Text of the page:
It's been a long one and over too quickly at the same time. Much has happened that I skipped because love needs me to for now or because I was too busy. Importantly, I failed to record my parents' 50th anniversary, which I attended in Fresno, and the trip to get there, which took me through Santa Barbara and visits with many of the friends and fellow writers about whom I've written previously in this forum--my hosts George and Amy and Chryss and, since it was Amy's birthday and she had a party, a cavalcade of Santa Barbara's elite (well, they're elite to me). There was an all too brief side trip to visit Chris and Nadya in Lompoc to deliver my tiny book. Then on to Fresno, a warm and lovely trip, topped off by my surprise arrival to the celebration that my sister Kelly organized magnificently, and which included many family members, cousins and uncles and aunts, including my brother Todd and his family, and even one old high school buddy, Mark Driscoll--some of whom I hadn't seen in years. Mom and Dad were radiant as I've ever seen them, even youthful. Then the next afternoon, I drank another bottle of wine and conversed with Peter Everwine (I wish everyone this new year the gift of a fine bottle shared with an imminently wise friend), and then briefly visited Charles Hanzlicek and his wife Diane and talked about life and politics and their war of election signs with their neighbor. In many ways, this trip was both time travel and another coat of laquer over the grain.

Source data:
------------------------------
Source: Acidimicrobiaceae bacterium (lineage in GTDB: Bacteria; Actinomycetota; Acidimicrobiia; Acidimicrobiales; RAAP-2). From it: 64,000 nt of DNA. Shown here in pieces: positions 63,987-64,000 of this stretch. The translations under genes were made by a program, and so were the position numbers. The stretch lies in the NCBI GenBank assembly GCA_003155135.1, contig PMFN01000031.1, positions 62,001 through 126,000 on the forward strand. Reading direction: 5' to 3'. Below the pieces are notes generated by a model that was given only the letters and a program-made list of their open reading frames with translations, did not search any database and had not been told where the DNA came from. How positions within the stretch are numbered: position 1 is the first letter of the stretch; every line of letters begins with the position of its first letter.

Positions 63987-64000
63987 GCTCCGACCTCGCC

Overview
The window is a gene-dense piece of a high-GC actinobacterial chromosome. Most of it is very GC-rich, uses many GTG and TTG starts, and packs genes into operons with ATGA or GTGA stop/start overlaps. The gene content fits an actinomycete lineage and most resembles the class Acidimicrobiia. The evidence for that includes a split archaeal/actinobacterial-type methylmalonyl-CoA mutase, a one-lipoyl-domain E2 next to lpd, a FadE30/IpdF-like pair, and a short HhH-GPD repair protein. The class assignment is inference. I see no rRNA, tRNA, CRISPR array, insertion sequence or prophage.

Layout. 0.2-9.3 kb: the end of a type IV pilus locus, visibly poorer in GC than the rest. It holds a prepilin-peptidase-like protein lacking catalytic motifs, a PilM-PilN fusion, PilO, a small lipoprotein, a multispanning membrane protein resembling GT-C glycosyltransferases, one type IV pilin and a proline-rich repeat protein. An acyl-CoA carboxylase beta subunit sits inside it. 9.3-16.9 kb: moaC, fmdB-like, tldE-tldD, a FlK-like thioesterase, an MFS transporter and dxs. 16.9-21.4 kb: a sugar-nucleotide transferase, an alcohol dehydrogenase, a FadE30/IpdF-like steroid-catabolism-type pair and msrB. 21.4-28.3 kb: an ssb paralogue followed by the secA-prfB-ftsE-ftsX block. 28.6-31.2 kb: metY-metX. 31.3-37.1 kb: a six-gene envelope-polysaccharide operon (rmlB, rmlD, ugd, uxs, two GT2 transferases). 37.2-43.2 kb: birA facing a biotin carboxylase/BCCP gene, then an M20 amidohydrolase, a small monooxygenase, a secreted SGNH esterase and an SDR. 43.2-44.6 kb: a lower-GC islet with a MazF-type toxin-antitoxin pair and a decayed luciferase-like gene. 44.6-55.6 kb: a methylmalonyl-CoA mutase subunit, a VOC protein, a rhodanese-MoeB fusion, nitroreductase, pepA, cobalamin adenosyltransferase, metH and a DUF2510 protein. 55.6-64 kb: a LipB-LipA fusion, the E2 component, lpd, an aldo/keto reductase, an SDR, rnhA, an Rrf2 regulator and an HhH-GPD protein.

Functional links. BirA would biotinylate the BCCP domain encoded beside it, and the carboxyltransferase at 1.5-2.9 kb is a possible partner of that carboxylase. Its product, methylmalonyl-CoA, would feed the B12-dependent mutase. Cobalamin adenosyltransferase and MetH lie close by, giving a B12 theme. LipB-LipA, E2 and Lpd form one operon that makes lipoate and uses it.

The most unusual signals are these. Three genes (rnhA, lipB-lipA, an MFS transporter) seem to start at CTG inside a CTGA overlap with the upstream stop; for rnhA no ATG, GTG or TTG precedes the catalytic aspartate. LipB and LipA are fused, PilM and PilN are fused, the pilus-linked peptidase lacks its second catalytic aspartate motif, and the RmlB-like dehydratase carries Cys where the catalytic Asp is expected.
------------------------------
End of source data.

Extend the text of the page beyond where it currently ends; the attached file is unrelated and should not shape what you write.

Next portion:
Time is weird. It passes largely outside of us, around us, because in this moment we feel largely the same, fizzing away in our acuities and abstractions, ebb as flow, so when we re-arrive into a bubble of familiarity many years later, its passing is writ in wrinkles and frailty on others and to them, I suppose, on me. But for me (and, yes, you), now is always now, and I feel much as I did back in school, a kid with a new piece of chalk or worried about Daisy Wallace and would she be all right after the fire that took so much from her. It never leaves, the senses of possibility and concern. Certainty and uncertainty swirl, and the un becomes one like Schrodinger's cat and you open the trunk and, looking right at it, you still aren't sure if it's dead or just sleeping. Yearning mediates each moment still, if not as uncontrollably, and loss accumulates irrepressibly, and to what end is always the wrong question to ask anyway. There's never an end. There's just stopping, and there's just going until you do. So, go.